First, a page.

As much as we all love the sound of a burly V8 cracking and spitting to life after a cold start, not everyone in this world shares our sentiments. Even enthusiasts can be undone by a noisy car at the early hours of the morning. Ford has come up with a solution on the new 2018 Mustang GT. Its so-called “Good Neighbor Mode” allows owners to start their cars at a relatively sedate noise level. This should help prevent any noise complaint calls to local constabularies.
The optional mode works like any active exhaust system. When you select Quiet Mode or Quiet Start, a set of baffles in the exhaust system close, dropping the sound to about 72 decibels. Ford says that’s about 10 decibels less than the standard Mustang GT. A lot of cars offer similar systems, though the Mustang has a bit of a party trick: scheduled quiet hours. For example, an owner can set the exhaust to automatically switch to quiet mode from 9 p.m. to 8 a.m.
Switching to and scheduling Quiet Mode is just like changing to any of the other exhaust modes. Cars with the 4-inch screen can find the mode in the settings menu. Those that opt for the upgraded 12-inch digital instrument cluster find the setting in the pony menu. Once you’re out on the open road, you can simply switch it back to Sport mode like any blue-blooded American.
The Shelby GT350 is a wonderful automobile. The 5.2-liter naturally aspirated V8 makes 526 horsepower and revs to high heaven thanks to a flat plane crank, making the GT350 feel like no other American car on the road. In the days of electrification and turbocharging, it’s a breath of fresh air. The GT350 debuted roughly two years ago, and since then the standard Ford Mustang has undergone a full refresh. We new have a few photos of the refreshed Shelby. These spy shots don’t reveal much about the car, but we can see Ford is benchmarking one hell of a competitor.
The track battle between a Shelby GT350 and a Porsche 911 GT3 would be something to behold. More importantly, the fact that Ford has a GT3 running around Dearborn shows that it’s serious about making the GT350 a real world-class driver’s car. Like the refreshed GT3, expect the GT350 to carry on with a naturally aspirated engine. Expect a slight bump in power, but the current car has plenty of grunt already. Expect the six-speed manual to carry over, but don’t rule out a 10-speed automatic or a version of the seven-speed dual clutch from the Ford GT.
It’s likely the design will carry some traits from the refreshed Mustang, including sharper headlights and taillights. Don’t look for any pony badging, as Shelby prefers a coiled cobra. This model doesn’t have a spoiler, meaning this could may be the regular model, not the GT350R. The later should get a tasteful wing and carbon fiber wheels. It looks like there’s an aggressive chin spoiler, too.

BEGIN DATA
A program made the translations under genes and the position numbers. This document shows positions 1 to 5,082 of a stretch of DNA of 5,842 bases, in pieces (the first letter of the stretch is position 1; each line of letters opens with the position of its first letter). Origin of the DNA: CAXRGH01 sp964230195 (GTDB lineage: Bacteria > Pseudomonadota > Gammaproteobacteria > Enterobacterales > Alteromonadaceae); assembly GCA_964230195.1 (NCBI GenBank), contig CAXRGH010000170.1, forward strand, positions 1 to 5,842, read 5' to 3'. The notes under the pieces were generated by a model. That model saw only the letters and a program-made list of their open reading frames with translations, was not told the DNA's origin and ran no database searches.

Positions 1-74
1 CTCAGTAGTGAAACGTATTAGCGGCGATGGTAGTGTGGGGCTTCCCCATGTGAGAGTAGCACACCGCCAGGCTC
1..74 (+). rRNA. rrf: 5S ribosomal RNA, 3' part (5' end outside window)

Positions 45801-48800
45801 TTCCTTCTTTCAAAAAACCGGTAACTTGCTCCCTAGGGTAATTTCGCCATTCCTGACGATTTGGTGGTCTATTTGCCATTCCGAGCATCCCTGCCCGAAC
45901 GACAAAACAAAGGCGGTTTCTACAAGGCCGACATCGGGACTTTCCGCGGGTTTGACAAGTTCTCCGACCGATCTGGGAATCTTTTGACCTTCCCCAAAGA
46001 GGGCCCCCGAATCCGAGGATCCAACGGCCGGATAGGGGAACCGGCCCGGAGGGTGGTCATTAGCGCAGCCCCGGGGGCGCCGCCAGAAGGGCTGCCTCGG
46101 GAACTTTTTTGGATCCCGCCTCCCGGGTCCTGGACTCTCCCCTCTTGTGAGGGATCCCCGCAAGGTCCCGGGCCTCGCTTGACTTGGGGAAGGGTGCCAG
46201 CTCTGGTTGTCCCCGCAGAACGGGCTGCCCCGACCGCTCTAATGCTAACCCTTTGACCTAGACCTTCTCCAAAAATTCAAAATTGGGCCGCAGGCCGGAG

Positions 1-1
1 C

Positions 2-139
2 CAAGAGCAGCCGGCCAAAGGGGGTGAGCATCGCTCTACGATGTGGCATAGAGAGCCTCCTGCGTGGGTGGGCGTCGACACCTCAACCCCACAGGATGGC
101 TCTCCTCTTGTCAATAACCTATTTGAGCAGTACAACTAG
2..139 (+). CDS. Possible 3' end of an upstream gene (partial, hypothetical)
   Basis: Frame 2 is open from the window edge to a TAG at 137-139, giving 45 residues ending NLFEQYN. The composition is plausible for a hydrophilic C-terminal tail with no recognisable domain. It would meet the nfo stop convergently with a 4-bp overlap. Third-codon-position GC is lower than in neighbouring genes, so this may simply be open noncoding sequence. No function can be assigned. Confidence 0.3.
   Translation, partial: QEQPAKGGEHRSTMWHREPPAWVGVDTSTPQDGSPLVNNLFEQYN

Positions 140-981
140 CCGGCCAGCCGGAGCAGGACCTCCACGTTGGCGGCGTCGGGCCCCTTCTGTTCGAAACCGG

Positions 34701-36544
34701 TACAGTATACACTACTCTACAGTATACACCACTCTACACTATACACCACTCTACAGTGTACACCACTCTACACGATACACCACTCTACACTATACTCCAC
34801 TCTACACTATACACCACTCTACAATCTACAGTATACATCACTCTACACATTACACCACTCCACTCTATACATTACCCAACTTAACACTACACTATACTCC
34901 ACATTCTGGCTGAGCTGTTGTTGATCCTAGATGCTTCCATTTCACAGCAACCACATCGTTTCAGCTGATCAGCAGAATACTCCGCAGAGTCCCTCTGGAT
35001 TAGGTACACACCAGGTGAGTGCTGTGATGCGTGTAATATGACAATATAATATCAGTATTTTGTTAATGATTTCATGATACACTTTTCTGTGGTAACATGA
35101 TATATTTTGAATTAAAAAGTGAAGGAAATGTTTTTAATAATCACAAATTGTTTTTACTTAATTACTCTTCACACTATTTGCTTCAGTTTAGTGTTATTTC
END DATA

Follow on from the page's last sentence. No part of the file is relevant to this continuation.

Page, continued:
We don’t have any official word on the next GT350, but look for a full debut sometime as soon as the LA Auto Show in November.
Ford’s 2018 Mustang online configuration tool is live, and because of that we now know the new Mustang’s pricing. The four-cylinder EcoBoost is $610 cheaper than it was in 2017, and $500 more than the discontinued V6 model, with a total of $26,485. V8-powered GT models see significant price increases for the new year, up $1,900 to $35,995. Choosing the convertible body style on the new Mustang costs $5,500 more than a comparable 2018 coupe.
As mentioned yesterday, the extra cost of the 2018 Mustang does net some impressive performance gains. The EcoBoost Mustang’s torque figures rise by 30 pound-feet to 350, while the horsepower remains at 310. Both power and torque rise in the Mustang GT. Power is up to 460 horsepower, and torque is up to 420. The former figure is also greater than the Mustang’s long-time rival, the Camaro SS.
The 2018 Mustang will begin arriving at dealers this fall. In the meantime, you can spec out your dream Mustang using the Ford configuration tool.
Ford has finally announced the power and torque figures for the 2018 Mustang lineup, and both the V8-powered GT and four-cylinder-powered EcoBoost models benefit from some big increases. Most impressive is the GT, which now produces an extra 25 horsepower and 20 pound-feet of torque to bring it to 460 horsepower and 420 pound-feet total. That puts the GT ahead of the Camaro SS by 5 horsepower, though it still trails the bow-tie-branded pony car by 35 pound-feet of torque.
Still, the Mustang GT isn’t slow. In fact, Ford claims that it will do a 0-60 mph sprint in under 4 seconds, which just beats the Camaro SS, for which Chevy claims a 4-second flat time to 60. There are a couple of prerequisites for the Mustang GT to hit that time, though. It has to be equipped with both the 10-speed automatic and the performance package. The automatic allows the Mustang to use the special “Drag Mode” driving mode for the fastest shifting and maximum torque delivery. The performance package provides the car with the stickier Michelin Pilot Sport 4 S tires.